“It’s a nightmare that I’m still waiting to wake up from,” said Frances Von Hof, whose son, Corporal Michael Middlebrook, was killed by a gunman when he responded to a crime scene at a convenience store in Lafayette, Louisiana, in October.
She told NBC News that his service demonstrates how most police serve to “keep the peace and to help people.”
Middlebrook had faced close calls before.
Just this January, he intervened in a dispute between two men and shot one, wounding him. His mother recalled that he asked her to “pray” the suspect he shot “doesn’t die.”
After that harrowing incident, Middlebrook’s wife, Adrienne, said she told him, “One day you’re not going to be so lucky.”
Now, she said, she still finds herself expecting him home to greet their 4-year-old daughter when his shift would have been over.
“I’m waiting on him to return home,” she said, “and he’s not returning.”
While on-duty shootings are down this year, law enforcement experts said that ambush attacks reflect a new front in antipathy toward police. Meanwhile, debates about policing and civil rights continue across the country.
Just this month, the president incorrectly claimed violent assaults against police are increasing.
“We have seen an alarming increase in violent assaults carried out against our police officers,” Trump told graduating law enforcement officers at an FBI National Academy Graduation Ceremony on December 15.
Overall, killings of police officers and ambush attacks declined this year. Over the past few decades, police fatalities have been steadily declining, with a spike in 2016.
“You have to go back to the 1950s, to find a number lower than what we had in this decade,” said Wexler, the law enforcement expert.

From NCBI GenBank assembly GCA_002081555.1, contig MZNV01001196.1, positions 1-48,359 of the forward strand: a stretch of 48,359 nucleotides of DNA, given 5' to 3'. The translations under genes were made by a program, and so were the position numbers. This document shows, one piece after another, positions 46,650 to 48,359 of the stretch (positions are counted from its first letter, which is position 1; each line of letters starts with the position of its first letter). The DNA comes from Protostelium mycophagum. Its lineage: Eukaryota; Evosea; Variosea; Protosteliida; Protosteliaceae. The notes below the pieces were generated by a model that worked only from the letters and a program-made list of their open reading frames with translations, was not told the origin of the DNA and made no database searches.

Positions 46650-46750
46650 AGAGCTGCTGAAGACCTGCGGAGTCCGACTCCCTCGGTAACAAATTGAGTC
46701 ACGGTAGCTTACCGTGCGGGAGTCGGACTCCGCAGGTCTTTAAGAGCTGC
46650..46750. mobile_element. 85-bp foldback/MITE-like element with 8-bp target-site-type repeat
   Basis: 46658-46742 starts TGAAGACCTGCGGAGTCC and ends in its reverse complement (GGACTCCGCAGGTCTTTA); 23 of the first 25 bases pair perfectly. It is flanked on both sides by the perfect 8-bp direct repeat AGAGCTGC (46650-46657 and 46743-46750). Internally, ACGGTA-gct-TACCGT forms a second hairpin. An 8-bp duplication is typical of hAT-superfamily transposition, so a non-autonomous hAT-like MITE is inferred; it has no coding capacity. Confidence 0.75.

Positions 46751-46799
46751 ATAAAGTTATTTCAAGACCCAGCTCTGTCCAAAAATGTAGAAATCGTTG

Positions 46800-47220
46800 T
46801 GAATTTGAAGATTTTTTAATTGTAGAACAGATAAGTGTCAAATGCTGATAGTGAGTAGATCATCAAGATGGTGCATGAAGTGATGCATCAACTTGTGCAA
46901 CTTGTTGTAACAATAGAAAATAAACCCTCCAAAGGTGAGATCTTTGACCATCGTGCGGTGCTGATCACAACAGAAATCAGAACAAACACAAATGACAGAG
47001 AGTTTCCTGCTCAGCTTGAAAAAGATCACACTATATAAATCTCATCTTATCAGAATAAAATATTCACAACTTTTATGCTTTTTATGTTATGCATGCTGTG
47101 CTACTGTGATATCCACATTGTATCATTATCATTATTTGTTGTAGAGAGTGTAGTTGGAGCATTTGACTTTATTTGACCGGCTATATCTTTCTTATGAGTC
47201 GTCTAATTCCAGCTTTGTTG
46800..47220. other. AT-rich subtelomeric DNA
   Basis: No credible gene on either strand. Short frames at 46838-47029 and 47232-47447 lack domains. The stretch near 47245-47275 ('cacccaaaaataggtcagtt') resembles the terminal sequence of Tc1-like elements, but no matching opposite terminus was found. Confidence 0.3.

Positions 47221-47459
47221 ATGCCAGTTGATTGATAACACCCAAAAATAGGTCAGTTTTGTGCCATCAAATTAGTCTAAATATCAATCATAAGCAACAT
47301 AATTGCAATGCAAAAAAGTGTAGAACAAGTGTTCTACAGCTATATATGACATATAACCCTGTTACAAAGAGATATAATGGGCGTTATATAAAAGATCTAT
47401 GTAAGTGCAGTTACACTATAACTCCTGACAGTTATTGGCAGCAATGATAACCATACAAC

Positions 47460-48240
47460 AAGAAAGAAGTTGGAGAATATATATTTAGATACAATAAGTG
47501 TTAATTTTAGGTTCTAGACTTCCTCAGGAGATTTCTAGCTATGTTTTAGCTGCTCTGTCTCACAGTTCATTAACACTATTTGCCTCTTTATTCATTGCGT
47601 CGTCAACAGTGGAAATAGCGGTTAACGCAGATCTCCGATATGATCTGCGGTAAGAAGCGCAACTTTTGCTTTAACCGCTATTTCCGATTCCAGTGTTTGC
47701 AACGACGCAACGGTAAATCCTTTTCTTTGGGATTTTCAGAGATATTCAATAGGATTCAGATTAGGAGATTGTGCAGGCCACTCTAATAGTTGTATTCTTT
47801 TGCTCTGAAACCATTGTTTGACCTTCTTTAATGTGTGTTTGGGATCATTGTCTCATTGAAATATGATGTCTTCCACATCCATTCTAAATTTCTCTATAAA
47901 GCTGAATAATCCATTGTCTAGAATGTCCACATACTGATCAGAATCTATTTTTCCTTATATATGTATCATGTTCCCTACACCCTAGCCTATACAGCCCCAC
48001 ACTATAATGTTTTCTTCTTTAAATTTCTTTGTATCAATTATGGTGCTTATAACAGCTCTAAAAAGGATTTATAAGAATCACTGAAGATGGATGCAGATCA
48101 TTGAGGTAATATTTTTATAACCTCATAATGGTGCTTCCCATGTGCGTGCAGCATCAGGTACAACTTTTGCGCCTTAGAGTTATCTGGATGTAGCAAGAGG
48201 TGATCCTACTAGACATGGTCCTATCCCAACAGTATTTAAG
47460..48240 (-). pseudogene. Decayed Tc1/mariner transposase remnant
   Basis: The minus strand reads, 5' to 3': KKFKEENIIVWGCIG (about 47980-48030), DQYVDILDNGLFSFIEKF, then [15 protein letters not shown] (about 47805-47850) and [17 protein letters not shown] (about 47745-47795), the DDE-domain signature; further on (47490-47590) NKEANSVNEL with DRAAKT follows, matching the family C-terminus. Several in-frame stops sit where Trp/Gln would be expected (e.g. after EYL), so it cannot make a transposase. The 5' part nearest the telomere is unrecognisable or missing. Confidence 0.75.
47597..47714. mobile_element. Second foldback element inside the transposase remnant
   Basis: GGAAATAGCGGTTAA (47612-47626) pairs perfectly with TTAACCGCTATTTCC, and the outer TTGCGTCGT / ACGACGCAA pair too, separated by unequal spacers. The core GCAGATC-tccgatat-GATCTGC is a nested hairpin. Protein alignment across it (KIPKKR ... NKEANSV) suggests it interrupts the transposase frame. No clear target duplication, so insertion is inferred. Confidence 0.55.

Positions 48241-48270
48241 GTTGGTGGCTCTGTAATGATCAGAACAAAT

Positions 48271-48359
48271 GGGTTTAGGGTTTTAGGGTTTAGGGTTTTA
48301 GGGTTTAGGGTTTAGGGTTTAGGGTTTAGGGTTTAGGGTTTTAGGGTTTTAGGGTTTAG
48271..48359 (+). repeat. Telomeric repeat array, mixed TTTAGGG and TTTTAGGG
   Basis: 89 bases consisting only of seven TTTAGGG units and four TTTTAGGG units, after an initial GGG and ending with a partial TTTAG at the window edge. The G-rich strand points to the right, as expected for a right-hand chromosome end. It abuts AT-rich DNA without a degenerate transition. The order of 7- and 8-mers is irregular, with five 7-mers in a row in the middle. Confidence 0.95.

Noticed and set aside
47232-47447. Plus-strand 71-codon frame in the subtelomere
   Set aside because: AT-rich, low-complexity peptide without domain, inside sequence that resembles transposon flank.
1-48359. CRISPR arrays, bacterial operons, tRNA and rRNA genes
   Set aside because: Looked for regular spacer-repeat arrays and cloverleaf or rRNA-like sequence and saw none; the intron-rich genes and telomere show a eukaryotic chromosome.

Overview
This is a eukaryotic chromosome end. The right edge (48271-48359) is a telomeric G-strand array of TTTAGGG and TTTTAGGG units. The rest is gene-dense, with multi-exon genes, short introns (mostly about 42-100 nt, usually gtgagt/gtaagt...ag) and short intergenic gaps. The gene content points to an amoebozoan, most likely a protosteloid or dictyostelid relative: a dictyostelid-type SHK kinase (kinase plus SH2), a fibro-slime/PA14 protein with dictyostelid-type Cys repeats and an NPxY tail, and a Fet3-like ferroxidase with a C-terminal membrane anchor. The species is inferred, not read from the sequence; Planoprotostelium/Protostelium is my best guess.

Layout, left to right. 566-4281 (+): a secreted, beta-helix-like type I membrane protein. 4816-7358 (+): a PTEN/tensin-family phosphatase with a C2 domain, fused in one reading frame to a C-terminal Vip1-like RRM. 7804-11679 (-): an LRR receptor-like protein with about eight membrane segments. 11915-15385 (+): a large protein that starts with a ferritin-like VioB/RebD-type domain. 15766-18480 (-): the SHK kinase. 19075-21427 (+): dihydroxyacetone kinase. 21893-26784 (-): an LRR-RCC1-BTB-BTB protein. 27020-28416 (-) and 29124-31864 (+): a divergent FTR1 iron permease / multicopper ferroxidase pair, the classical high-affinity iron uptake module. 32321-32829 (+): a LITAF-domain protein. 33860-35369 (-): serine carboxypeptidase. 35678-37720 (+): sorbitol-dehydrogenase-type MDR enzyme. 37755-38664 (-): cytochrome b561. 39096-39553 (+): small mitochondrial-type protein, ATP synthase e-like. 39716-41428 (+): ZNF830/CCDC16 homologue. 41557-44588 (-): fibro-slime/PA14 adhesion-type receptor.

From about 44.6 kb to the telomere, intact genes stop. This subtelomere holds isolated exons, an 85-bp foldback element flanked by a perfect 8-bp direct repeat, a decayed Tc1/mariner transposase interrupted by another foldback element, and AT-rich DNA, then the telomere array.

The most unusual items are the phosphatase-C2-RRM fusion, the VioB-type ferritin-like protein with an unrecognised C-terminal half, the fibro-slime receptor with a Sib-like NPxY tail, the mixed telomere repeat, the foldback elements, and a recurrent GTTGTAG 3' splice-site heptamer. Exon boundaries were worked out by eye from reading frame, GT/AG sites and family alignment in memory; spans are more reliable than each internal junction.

But in the police community, family members and advocates tell NBC News the aggregate data only tells a small part of the story.
“It’s devastating because it exposes just how dangerous the profession is,” said Claxton of the Black Law Enforcement Alliance, “how vulnerable you all are individually.”
Special Agent Sadia Baxter, who lost her husband, Officer Matthew Baxter, in Kissimmee, Florida, in August, said that she would continue to work in law enforcement, despite the dangers of the profession, in order to “keep [her] husband’s legacy alive.”
Other family members of fallen officers say they are concerned some debates over problematic police practices have dented the wider respect for the job.
“Behind that badge, underneath that blue — they’re human beings. They’re people that have families,” said Proefrock, the sister of the NYPD officer ambushed by a pedestrian. “We tend to forget that.”
Reflecting on this difficult year, Proefrock added that she believes respect must run in both directions.
“We as a people have forgotten to respect [police],” she said, “and the officer also has to respect the community.”
Ari Melber is chief legal correspondent for MSNBC and host of "The Beat with Ari Melber."